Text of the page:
Augie the Border Collie Arrives on Campus

Director of Environmental Health and Safety Mike Malloy demonstrated Augie's herding abilities on ducks.

After a two-day process to transfer the domestic geese living on college grounds to a new home, Director of Environmental Health and Safety Mike Malloy followed through with plans to establish a goose-free SUNY New Paltz using college funds to purchase a trained border collie.

Costing a total of $5,500 from the college’s maintenance and repair reserve, Augie was picked up at Big Bend Farm in Virginia on Saturday, Jan. 15, by Malloy and will be used to herd Canada geese when they begin visiting the campus in early March.

Prior to Augie’s purchase, Malloy and a team of campus grounds workers – as well as animal rescue volunteers and representatives from the New Paltz-based animal protection organization Wildlife Watch – were tasked with rounding up the 25 domestic geese living on campus. They would be shipped to Nancy Pikulik, the owner of a waterfowl rescue farm in Delaware called Wings of Hope.

“Nancy not only said she could take all of [the geese], but we were happy to see that [Wings of Hope] was really the best place for them,” said Anne Muller, president of Wildlife Watch. “I know it will help with the border collie because otherwise [the geese] would be terrified. This way, they’re in a place where they can be happy.”

During the “round-up” and shipment process of the domestic geese, Malloy said great lengths were taken to ensure the safety and humane treatment of each bird.

After gathering them in a pen, Malloy said he remained overnight in the Student Union adjacent to the geese to keep guard.

The following morning, a horse trailer lined with hay for bedding was used to transport the geese to Delaware, where they were given leg bands to identify them amongst Pikulik’s 27 resident geese.

“It was a sight to see our geese intermingle with her existing domestic geese,” Malloy said. “Understand these geese have never seen any other domestic geese besides their own group. It was loud and exciting.”

Currently acting as Augie’s official caretaker, Malloy said veterinary care, including medication and preventative costs, will be donated by Dr. Michael J. Halstead, owner of the Lake Katrine Animal Hospital. Food costs, however, will be paid for by the Environmental Health and Safety operating budget.

While Malloy believes the geese were not safe living on campus and were a constant problem for the facility and cleanliness, others have disagreed.

According to first-year undeclared major Steven Berkowitz, the geese were welcomed members to the campus community and their removal was uncalled for.

“I cannot imagine a dog trained to be threatening being any less disruptive or noisy than geese that were just trying to live in a nice environment,” he said. “Also, isn’t this school in debt? Why would an educational institution cut classes but buy an expensive and undoubtedly menacing dog?”

However, Malloy said costs will not be an issue and will quickly be recovered by savings resulting from discontinued clean-up expenses that were once spent on the removal of goose feces from the school’s turf.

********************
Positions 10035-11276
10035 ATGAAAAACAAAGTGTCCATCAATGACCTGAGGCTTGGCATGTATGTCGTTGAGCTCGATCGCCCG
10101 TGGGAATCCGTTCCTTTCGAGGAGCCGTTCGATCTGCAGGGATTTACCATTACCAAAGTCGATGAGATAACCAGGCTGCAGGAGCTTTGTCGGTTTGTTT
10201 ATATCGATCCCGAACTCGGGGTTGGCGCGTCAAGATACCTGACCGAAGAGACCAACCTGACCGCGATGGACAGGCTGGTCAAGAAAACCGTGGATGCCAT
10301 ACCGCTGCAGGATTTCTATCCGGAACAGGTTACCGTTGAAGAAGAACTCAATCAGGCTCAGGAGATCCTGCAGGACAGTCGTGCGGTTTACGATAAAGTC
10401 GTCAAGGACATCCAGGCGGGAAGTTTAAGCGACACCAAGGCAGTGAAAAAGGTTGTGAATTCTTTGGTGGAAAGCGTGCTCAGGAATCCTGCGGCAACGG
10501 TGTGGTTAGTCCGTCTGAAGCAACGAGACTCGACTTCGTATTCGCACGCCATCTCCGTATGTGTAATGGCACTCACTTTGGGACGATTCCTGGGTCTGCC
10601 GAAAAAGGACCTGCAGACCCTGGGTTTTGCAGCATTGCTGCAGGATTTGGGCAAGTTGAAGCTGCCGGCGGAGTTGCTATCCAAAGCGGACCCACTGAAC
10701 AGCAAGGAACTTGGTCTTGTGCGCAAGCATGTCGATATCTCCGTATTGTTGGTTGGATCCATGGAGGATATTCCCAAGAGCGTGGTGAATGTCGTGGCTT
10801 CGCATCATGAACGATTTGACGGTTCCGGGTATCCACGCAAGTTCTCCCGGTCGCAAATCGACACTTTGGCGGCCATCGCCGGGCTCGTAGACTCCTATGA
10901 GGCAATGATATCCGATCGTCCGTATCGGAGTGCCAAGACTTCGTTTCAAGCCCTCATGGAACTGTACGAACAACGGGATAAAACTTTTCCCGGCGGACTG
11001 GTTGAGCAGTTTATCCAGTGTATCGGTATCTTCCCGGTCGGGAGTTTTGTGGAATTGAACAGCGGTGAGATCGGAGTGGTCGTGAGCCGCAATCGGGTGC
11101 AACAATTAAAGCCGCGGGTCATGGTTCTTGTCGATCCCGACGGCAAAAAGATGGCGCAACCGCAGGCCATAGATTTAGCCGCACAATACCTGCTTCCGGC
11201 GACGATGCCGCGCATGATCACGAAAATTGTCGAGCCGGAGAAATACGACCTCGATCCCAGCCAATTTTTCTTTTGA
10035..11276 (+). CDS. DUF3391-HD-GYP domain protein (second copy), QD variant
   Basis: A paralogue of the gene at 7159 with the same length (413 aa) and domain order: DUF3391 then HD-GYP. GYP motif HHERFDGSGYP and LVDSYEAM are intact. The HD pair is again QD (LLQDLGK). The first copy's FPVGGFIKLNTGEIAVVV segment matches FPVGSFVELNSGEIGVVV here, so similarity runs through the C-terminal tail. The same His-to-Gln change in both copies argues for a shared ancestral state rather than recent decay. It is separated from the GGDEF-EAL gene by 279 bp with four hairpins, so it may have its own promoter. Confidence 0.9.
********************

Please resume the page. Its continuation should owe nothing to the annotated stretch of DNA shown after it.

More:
According to Malloy, purchasing Augie was also a much better solution for removing the geese than a possible alternative method.

“The previous proposal was $85,000 to ‘humanely’ destroy the domestic geese and feed the local human food shelters and have a dog service for three years,” he said. “I found an actual home where the domestic geese are being cared for, so I think it is a win win situation.”

Malloy said becoming Augie’s guardian was an adjunct function he volunteered for and he will still maintain his regular job duties as director of Environmental Health and Safety.

Malloy plans to allow Augie time to patrol for geese during breaks in his own schedule, which will mostly be around 6:30 a.m. and later during the day at 5 p.m.

“His routine will be to herd any Canada geese that may land on campus, typically around the ponds,” Malloy said. “I will be joining him with my kayak on the largest pond to help herd the geese. The geese look at him as a predator and fly away. He never bites or harms them.”

Malloy said he has also taken steps in introducing Augie to students and members of the faculty during Resident Assistant (RA) training week over winter break.

“This will help people feel more comfortable with a dog off leash running around our ponds,” Malloy said. “I wanted to ensure I followed up with my promise to the campus of obtaining a dog to help with the goose problem, and to do what was right for our domestic geese.”

At the meeting, Malloy said he informed students and staff not to stare directly into Augie’s eyes because border collies have a tendency to use their stare to intimidate sheep and geese into herding.

Although Augie has a very friendly personality, Malloy said he recommends students only glance at his eyes and avoid long periods of contact so as to not make him feel intimidated.

Since there are currently no Canada geese on campus to shoo, Malloy said Augie might have a tendency to want to herd the duck.

But with some training, Malloy said, Augie will soon know to avoid them altogether.

“He will learn from me what I want him to herd, through voice, whistle, commands and food rewards for good behavior,” Malloy said. “He will understand after a while what I want him to do. He is a very smart dog.”